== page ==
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Dominick Dunne
The Master of Celebrity Crime

In 1982, Dominick Dunne recieved the phone call all parents fear. His twenty-two year old daughter, Dominique, was in a coma. She had been strangled by her ex-boyfriend; she never regained consciousness. In two and a half years, her killer was a free man. Anger at the justice system was the catalyst that created the Dominick Dunne of today, who chronicles the rich and famous, the dark and wealthy, and their trials and tribulations in and out of court.

Born in 1926, in Hartford, Conecticut, Dunne sought not for the comforts of wealth, thanks to a father whose business was heart surgery. While there was wealth in one hand, there was abuse in the other. Unable to reach certain fatherly expectations, young Dunne was the receipient of beatings; beatings with wooden coat hangers, which left Dunne deaf in one ear. It was his imagination which allowed him to survive; he envisioned a wonderful, glamorous life, like those depicted in the movie magazines he devoured. What seemed like a dream at nine years old, was in fact a real trip to Los Angeles, where he ate at the Brown Derby (an infamous Hollywood eatery at the time) and rode on the bus tour of Hollywood homes. Dominick Dunne felt destiny pulling.

Dunne's earliest interest in the psychopathic side of societies higher strata, appeared in 1943, while at boarding school. His obsessive interest in a socialite's murder at the hands of her "gold-digging hustler" of a husband, had Dunne skipping school and risking expulsion in order to stay abreast with the goings-on in court. He went on to graduate from Williams College before serving in WWII, where he was awarded the Bronze Star for bravery. Afterwards, Dunne decided to try his luck in New York, where he quickly found his niche in the infancy of television. In a somewhat inauspicious beginning, Dunne became the stage manager for the Howdy Doody Show, an immensely popular TV program for children which ran in the 1950's. I know; I remember how thrilled I was when meeting the show's clown, Clarabell, at a shoestore in Atlanta. It was also during this time that Dunne met his future wife, Ellen (Lenny) Griffin, at the Hartford train station. She would shortly thereafter become his wife and the mother of his children to be.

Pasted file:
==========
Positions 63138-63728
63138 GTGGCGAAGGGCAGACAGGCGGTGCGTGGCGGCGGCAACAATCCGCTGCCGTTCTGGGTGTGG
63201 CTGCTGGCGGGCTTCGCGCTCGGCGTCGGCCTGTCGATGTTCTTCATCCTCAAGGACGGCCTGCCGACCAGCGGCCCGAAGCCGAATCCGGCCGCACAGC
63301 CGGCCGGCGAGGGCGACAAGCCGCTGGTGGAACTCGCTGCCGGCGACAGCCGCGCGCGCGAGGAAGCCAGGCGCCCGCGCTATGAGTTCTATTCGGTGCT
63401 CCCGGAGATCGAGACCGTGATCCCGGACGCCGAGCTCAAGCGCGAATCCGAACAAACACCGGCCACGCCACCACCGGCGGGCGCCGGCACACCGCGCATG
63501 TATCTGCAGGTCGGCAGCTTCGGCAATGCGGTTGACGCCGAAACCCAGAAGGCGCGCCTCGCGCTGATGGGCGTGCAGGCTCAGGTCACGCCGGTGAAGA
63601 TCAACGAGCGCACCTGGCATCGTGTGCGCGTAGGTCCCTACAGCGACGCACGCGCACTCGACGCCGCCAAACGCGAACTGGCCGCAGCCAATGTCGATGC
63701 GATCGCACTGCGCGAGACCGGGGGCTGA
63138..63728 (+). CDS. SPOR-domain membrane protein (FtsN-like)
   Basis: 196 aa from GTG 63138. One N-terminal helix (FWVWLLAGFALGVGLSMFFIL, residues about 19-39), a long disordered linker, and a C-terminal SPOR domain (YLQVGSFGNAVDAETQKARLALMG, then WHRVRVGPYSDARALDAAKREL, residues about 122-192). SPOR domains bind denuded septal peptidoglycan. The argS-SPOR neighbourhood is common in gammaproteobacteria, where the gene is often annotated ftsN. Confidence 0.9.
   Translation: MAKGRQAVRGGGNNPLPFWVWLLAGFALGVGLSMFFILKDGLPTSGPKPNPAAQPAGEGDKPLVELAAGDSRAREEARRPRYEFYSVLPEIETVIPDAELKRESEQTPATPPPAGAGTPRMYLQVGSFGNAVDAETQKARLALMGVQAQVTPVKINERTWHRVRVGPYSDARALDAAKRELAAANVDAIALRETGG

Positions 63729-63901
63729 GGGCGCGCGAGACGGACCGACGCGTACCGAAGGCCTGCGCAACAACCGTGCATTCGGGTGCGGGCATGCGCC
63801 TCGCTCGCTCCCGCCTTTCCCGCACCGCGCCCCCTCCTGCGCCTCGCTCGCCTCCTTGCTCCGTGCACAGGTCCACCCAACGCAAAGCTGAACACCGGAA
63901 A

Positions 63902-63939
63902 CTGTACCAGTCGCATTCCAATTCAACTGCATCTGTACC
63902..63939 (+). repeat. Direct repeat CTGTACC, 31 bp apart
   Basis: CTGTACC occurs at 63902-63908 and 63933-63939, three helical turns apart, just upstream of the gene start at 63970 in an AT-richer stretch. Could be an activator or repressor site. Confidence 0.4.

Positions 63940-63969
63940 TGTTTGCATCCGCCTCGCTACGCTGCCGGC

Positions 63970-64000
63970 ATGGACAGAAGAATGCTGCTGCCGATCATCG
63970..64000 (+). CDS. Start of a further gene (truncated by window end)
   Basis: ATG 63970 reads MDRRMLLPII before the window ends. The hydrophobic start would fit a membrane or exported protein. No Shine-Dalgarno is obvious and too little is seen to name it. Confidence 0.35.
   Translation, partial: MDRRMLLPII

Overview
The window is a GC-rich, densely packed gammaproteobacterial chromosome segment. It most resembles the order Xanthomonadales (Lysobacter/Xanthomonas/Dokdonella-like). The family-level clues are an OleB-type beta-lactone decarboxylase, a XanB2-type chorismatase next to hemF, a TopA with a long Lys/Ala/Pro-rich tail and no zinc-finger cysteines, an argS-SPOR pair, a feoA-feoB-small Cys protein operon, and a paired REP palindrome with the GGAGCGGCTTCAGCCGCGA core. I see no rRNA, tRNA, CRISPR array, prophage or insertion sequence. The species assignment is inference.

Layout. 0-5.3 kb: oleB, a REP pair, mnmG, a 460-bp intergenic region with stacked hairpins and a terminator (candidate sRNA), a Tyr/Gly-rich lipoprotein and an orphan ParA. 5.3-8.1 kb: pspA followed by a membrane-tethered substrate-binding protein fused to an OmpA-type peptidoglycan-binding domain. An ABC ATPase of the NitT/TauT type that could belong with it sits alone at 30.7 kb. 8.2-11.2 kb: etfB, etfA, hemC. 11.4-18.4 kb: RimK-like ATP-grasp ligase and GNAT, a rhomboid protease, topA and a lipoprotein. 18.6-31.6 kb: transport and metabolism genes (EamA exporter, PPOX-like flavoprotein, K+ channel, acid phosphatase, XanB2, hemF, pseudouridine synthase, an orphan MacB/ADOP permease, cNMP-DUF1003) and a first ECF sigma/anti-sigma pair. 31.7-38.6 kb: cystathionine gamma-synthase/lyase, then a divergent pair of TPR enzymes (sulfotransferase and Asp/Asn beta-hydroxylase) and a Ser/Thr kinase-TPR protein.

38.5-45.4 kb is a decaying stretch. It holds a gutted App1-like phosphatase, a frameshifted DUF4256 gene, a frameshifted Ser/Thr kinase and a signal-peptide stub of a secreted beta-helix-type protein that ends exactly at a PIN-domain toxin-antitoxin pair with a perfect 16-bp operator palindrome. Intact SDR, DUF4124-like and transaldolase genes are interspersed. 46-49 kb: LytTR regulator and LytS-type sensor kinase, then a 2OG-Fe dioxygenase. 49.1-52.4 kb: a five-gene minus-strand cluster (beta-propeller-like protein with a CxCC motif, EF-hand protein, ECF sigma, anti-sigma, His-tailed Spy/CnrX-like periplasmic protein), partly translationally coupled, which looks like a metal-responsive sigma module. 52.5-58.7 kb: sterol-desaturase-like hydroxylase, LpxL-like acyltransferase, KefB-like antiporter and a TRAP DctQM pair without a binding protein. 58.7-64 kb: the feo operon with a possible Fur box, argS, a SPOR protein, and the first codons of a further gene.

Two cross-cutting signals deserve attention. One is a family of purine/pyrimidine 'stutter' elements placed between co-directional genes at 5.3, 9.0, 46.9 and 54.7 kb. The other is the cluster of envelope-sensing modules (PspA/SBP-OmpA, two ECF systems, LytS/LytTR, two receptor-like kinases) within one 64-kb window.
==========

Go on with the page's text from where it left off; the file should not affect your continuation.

As Dunne's involvement in television grew, so did his latent desire to mingle with the "real" stars and they lived nowhere else, or so he thought, but in Hollywood. With wife and new born son Griffin in tow, Dunne moved to Santa Monica Beach and began that long dreamed about opportunity to hobnob with the stars. Initially a director of the TV series, Playhouse 90, Dunne added credits and children (Alex and Dominique) to his resume and in no time at all, Dunne was a vice president at Four Star Pictures. His next move was to a mansion in Beverly Hills with backyard barbeques and parties with all the trimmings, including the likes of Natalie Wood, Kirk Douglas, Audrey Hepburn, Paul Newman and Truman Capote. While his star was seemingly on the rise, Dunne's personal life was on the skids.

Dunne's rendition of the lifestyles of the rich and famous was fueled by alcohol to cover his insecurities and to prop up an ego gone awry in order to maintain the necessary bravado. But a drunk Dunne was not a fun Dunne, and his loud obnoxious behavior, often with a touch of cruelty to boot, offended many and kept the gossip columnists gossiping. His obsession to be the creme de la creme, while simultaneously spinning out of control, became a bit to much for his wife, who asked for a divorce. A devastated Dunne turned even deeper into drugs and was arrested at a local airport for marijuana possession, while in possession of his children. It was the bottom he needed to hit.